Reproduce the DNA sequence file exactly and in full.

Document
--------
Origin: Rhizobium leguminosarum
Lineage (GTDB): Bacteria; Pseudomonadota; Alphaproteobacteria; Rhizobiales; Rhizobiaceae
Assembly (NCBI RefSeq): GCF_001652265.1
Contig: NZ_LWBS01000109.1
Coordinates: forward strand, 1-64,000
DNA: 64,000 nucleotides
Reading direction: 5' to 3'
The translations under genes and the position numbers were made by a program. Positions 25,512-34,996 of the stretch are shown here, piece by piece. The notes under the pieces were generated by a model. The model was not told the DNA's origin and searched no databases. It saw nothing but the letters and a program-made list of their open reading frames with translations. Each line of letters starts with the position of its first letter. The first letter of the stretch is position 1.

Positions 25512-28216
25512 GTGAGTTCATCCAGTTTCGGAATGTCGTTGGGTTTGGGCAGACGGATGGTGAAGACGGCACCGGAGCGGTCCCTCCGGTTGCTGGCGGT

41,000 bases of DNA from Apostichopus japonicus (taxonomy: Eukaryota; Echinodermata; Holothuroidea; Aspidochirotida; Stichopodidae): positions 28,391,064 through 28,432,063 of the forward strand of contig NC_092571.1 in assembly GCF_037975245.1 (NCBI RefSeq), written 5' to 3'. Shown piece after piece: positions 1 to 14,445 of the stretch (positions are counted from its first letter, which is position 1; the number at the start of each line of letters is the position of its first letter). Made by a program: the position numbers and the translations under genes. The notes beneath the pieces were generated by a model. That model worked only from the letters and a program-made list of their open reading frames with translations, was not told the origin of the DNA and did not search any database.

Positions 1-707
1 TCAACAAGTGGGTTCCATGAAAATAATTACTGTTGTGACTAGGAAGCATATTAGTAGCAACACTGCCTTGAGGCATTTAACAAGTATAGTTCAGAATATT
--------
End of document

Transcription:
Origin: Rhizobium leguminosarum
Lineage (GTDB): Bacteria; Pseudomonadota; Alphaproteobacteria; Rhizobiales; Rhizobiaceae
Assembly (NCBI RefSeq): GCF_001652265.1
Contig: NZ_LWBS01000109.1
Coordinates: forward strand, 1-64,000
DNA: 64,000 nucleotides
Reading direction: 5' to 3'
The translations under genes and the position numbers were made by a program. Positions 25,512-34,996 of the stretch are shown here, piece by piece. The notes under the pieces were generated by a model. The model was not told the DNA's origin and searched no databases. It saw nothing but the letters and a program-made list of their open reading frames with translations. Each line of letters starts with the position of its first letter. The first letter of the stretch is position 1.

Positions 25512-28216
25512 GTGAGTTCATCCAGTTTCGGAATGTCGTTGGGTTTGGGCAGACGGATGGTGAAGACGGCACCGGAGCGGTCCCTCCGGTTGCTGGCGGT

41,000 bases of DNA from Apostichopus japonicus (taxonomy: Eukaryota; Echinodermata; Holothuroidea; Aspidochirotida; Stichopodidae): positions 28,391,064 through 28,432,063 of the forward strand of contig NC_092571.1 in assembly GCF_037975245.1 (NCBI RefSeq), written 5' to 3'. Shown piece after piece: positions 1 to 14,445 of the stretch (positions are counted from its first letter, which is position 1; the number at the start of each line of letters is the position of its first letter). Made by a program: the position numbers and the translations under genes. The notes beneath the pieces were generated by a model. That model worked only from the letters and a program-made list of their open reading frames with translations, was not told the origin of the DNA and did not search any database.

Positions 1-707
1 TCAACAAGTGGGTTCCATGAAAATAATTACTGTTGTGACTAGGAAGCATATTAGTAGCAACACTGCCTTGAGGCATTTAACAAGTATAGTTCAGAATATT